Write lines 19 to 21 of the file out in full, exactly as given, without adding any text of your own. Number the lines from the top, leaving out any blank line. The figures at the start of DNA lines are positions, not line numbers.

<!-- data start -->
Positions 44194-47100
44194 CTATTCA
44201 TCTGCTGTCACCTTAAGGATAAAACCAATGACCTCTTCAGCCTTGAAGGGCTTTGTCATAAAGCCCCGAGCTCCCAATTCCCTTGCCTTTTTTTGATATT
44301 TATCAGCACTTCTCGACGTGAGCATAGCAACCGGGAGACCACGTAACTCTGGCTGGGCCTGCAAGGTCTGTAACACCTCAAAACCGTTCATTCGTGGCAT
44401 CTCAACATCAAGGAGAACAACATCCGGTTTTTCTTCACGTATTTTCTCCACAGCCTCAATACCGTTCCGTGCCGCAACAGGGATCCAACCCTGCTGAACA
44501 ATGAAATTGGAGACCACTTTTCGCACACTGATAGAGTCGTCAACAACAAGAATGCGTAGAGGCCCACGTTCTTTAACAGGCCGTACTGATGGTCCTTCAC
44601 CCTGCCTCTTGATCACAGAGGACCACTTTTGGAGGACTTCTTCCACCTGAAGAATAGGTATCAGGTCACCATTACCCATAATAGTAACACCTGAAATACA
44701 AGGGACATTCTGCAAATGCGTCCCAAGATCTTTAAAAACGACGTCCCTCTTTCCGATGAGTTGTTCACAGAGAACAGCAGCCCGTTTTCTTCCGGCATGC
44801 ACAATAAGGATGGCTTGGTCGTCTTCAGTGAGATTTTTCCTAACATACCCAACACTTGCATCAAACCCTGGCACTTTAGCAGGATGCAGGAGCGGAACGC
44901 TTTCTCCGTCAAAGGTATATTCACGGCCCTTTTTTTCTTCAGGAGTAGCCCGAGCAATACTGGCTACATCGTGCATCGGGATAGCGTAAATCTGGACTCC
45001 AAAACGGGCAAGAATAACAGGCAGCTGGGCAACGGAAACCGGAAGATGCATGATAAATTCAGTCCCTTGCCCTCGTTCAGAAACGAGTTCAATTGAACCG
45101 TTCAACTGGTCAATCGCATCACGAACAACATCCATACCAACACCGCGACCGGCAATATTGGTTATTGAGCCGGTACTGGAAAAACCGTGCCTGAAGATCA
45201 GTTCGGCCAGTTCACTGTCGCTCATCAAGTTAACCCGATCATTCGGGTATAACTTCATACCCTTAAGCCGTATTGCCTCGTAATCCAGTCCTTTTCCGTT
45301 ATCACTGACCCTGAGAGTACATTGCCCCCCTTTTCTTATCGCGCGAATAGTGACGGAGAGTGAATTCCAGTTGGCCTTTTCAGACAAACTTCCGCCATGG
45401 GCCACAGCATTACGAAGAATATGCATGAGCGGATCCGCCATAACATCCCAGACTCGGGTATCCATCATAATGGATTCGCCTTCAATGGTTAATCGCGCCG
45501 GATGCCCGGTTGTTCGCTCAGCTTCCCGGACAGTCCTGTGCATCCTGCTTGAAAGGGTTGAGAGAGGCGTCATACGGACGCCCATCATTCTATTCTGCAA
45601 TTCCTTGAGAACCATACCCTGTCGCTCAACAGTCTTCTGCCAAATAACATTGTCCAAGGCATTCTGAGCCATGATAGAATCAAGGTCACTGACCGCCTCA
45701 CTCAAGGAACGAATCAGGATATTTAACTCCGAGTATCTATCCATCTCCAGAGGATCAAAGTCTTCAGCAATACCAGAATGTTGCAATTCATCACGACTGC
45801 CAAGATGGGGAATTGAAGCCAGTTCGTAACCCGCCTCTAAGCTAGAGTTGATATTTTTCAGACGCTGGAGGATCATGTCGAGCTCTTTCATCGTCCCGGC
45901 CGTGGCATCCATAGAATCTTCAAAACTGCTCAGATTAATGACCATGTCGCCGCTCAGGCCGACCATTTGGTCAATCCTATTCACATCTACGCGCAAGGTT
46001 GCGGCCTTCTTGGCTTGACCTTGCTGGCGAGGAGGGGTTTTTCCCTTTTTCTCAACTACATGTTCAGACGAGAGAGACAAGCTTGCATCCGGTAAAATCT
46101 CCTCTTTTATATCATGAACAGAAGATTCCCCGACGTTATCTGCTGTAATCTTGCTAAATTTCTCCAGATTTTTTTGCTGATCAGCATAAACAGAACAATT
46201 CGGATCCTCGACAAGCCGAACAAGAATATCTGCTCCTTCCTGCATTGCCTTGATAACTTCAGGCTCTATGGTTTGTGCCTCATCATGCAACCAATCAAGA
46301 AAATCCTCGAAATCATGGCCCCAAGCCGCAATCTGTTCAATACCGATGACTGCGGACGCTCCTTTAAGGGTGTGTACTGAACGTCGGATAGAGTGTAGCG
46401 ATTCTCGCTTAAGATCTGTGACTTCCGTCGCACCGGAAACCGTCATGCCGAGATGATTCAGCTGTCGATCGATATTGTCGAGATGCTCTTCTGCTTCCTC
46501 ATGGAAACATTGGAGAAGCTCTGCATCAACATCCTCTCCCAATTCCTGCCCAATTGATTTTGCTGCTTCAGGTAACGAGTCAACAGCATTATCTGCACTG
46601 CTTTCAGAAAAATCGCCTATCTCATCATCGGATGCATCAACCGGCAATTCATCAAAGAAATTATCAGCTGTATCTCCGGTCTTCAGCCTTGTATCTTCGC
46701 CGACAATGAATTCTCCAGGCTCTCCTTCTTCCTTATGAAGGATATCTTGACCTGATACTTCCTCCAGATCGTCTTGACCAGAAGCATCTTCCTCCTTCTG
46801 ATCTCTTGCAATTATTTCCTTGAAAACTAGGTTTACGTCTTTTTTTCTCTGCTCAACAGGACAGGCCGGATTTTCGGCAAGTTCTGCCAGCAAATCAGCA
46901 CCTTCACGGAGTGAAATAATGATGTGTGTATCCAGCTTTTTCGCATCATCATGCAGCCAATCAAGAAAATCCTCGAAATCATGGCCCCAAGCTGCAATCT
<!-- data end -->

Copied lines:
45801 CAAGATGGGGAATTGAAGCCAGTTCGTAACCCGCCTCTAAGCTAGAGTTGATATTTTTCAGACGCTGGAGGATCATGTCGAGCTCTTTCATCGTCCCGGC
45901 CGTGGCATCCATAGAATCTTCAAAACTGCTCAGATTAATGACCATGTCGCCGCTCAGGCCGACCATTTGGTCAATCCTATTCACATCTACGCGCAAGGTT
46001 GCGGCCTTCTTGGCTTGACCTTGCTGGCGAGGAGGGGTTTTTCCCTTTTTCTCAACTACATGTTCAGACGAGAGAGACAAGCTTGCATCCGGTAAAATCT